A Shadowed Spirit — Chapter One
Siyan called the wind. Above her, the branches of a towering oak began to sway, rustling in the breeze like a hoarse whisper. She smiled, enjoying the cool spring air against her cheeks. Then her smile faded and pleasure turned to determination. She focused her attention and willed the wind to be something more—to cause the branches to lash with storm-like fury. But even as the thought entered her mind, the focus faded and slipped from her grasp, and the breeze stilled and died. Siyan clenched her jaw.
It was the same every time.
She studied the branches, now still against the clear morning sky. Control of her ability continued to elude her. Her power came easily enough with simple things—calling a gentle wind, turning a faded leaf green—but she was capable of so much more.
Siyan could control the weather and change the earth beneath her feet. Heal wounded flesh. She had done all of these things, but they had been during frantic moments of fighting for her life that had, at the time, seemed as simple as anything. Now, when she tried to repeat such feats, she couldn’t do it. She didn’t understand why, and that troubled her.
She toed a narrow edge by remaining near a city where so many Magisters lived. Magisters had taken her mother and tortured her until they broke her mind. They might have done the same to Siyan had she not escaped their grasp. Even though it lay several leagues away, the tall spiraling stone Magister Tower seemed to cast a heavy shadow.
The morning had grown late, so Siyan turned her back on the tree and walked through the grassy field as she returned to the Falconry Guild. It was a drab place with russet-colored stone buildings and hard-packed earthen grounds. Plant life seemed to shun it, keeping to the surrounding fields and giving the Guild a wide berth. It looked out of place in such green surroundings, like someone had dropped it there and then forgotten it.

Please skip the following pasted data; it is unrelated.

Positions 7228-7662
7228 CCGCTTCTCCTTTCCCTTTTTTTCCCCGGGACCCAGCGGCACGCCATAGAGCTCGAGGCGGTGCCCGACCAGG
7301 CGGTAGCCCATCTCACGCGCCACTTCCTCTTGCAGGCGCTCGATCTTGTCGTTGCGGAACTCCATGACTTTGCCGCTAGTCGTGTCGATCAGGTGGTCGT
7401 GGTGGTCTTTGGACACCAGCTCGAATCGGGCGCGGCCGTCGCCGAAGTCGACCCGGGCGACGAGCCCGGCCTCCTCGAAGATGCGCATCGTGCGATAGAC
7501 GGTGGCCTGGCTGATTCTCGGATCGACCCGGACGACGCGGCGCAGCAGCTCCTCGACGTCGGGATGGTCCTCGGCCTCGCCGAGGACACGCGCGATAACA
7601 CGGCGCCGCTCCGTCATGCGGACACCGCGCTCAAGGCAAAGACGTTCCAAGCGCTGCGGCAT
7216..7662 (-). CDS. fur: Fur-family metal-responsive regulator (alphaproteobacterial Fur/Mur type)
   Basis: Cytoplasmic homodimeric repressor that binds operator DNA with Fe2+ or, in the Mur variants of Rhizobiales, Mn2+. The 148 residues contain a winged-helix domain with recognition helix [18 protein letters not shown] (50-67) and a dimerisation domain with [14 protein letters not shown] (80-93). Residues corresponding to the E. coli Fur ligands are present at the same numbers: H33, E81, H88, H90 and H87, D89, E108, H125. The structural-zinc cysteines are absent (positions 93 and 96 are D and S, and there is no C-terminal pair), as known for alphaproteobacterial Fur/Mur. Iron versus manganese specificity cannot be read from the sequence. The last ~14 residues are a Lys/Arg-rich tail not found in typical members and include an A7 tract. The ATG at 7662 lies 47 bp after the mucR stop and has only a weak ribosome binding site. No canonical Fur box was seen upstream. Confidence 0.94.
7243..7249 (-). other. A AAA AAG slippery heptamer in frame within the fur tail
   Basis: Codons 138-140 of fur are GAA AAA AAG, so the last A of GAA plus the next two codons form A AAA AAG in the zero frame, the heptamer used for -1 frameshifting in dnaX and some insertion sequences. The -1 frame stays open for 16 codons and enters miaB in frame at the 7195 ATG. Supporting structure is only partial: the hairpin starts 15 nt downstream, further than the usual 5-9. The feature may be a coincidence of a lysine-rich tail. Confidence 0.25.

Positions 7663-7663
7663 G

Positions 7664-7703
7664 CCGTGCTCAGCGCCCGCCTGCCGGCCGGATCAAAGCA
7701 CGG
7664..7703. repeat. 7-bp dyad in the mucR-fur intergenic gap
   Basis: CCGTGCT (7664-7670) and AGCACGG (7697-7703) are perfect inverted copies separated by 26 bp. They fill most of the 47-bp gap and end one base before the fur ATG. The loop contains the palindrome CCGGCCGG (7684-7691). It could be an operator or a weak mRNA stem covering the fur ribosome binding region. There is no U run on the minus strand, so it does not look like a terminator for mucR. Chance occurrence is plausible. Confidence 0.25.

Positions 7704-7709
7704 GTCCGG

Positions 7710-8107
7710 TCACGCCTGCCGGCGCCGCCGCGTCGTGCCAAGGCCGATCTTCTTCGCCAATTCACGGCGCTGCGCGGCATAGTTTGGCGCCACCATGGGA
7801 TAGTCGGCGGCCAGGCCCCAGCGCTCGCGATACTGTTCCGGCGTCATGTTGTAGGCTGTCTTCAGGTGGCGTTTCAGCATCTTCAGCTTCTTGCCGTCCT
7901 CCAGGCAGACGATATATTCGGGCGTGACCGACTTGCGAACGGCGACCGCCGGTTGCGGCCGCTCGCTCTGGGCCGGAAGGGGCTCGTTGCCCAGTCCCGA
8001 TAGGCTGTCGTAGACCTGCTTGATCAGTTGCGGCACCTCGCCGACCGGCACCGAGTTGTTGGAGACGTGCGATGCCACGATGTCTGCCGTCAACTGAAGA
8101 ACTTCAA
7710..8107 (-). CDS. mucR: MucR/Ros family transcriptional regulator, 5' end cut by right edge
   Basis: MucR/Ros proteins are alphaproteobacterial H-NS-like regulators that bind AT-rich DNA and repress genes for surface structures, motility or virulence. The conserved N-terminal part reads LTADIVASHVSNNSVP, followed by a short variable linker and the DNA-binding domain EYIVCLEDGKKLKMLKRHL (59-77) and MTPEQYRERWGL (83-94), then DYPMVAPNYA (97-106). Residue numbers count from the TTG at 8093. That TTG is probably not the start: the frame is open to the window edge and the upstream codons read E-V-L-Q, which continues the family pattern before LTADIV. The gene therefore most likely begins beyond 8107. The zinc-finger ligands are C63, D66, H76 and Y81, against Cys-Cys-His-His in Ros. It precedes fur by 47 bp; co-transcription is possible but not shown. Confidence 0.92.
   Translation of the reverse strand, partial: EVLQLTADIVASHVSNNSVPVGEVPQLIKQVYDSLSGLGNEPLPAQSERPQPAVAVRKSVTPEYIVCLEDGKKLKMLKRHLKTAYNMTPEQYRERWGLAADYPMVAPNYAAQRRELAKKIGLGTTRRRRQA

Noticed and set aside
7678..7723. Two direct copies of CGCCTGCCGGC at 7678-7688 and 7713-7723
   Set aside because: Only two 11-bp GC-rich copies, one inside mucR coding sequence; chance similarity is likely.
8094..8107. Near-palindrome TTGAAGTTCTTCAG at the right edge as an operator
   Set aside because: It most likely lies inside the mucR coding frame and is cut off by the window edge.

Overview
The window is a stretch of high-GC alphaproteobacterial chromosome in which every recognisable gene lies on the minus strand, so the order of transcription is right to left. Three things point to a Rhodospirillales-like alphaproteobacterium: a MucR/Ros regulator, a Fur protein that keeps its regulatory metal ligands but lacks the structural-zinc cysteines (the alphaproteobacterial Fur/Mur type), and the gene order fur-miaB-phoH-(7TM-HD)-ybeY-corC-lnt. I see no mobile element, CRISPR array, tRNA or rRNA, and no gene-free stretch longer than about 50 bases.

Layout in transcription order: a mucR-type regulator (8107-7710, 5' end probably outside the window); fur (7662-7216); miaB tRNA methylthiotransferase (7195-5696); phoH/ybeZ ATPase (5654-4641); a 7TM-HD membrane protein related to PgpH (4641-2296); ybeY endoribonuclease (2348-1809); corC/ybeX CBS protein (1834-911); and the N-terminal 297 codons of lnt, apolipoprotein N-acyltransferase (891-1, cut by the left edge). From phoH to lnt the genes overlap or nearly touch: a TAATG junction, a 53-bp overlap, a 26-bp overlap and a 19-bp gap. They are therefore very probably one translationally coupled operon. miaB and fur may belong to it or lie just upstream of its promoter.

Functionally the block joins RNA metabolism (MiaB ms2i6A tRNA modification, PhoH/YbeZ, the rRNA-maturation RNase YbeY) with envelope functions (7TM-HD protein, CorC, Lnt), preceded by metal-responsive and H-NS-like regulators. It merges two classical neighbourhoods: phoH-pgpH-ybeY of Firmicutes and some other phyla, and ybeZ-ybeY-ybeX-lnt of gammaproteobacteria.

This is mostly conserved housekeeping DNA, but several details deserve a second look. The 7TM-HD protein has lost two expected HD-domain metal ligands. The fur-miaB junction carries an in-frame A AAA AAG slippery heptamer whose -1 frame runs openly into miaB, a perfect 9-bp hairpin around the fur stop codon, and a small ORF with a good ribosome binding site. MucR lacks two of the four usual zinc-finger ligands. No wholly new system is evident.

Siyan crossed the expansive courtyard, surrounded by tall towers echoing with the calls of falcons and hawks. A couple of men traversed the grounds, each carrying a falcon on a gloved fist. She stayed clear of them, weaving between wooden posts and poles as she made her way to the other end of the compound, taking care to nudge the occasional stuffed leather decoy out of her path with her foot.
When she saw Master Sorrel speaking with a visitor, Siyan turned and hurried away. He was undoubtedly boasting of the prowess of his trained birds. Men from Roelith would often visit the Guild, touring the grounds as Master Sorrel regaled his birds’ capabilities, which he promised would make any man into a superior hunter. But only if they joined the Guild, whose yearly fees were, of course, a modest investment that any serious huntsman would be pleased to pay. She edged along the courtyard, hoping to remain unnoticed.
“Siyan!” Master Sorrel cried and waved her over.
Siyan closed her eyes and let out a breath. Why couldn’t he call over one of the men? She wasn’t in the mood for this particular little performance.
As she approached, Master Sorrel said, “I was just telling Mr. Jash—”
“Please,” the man said. “It’s just Jash.” He had copper-colored hair that had been pulled back in a short tail. A rapier hung from his belt at one hip, and a flintlock pistol at the other.
“Ah, yes,” Master Sorrel said. “I was just telling Jash here that falconry is extraordinarily simple. Be a dear and demonstrate just how simple it is.”
Siyan tightened her jaw, wondering what Master Sorrel would do if she told him no. Yet he was still her employer and, despite these embarrassing demonstrations he insisted upon, a good man. He had given her a job when she had needed one, and he paid her well—better than some of the men in his employ. Glancing at Jash, Siyan then looked to the sky and whistled.
From the roof of the tallest tower, a falcon took flight. Siyan put out a leather-clad arm, and the falcon circled ever downwards, perching at last upon her limb.
Master Sorrel laughed and brought his hands together in a thunderous clap. “You see?” he said, turning to Jash. “Falconry is so easy that even a woman can do it!”
Siyan bit the inside of her cheek. She wished for the day Master Sorrel would stop parading her around like a prized pony.
Jash looped a thumb in his belt and smiled, his gaze lingering on Siyan. “Clearly. And where did you find such a woman?”
Siyan shifted her feet, uncomfortable under his gaze.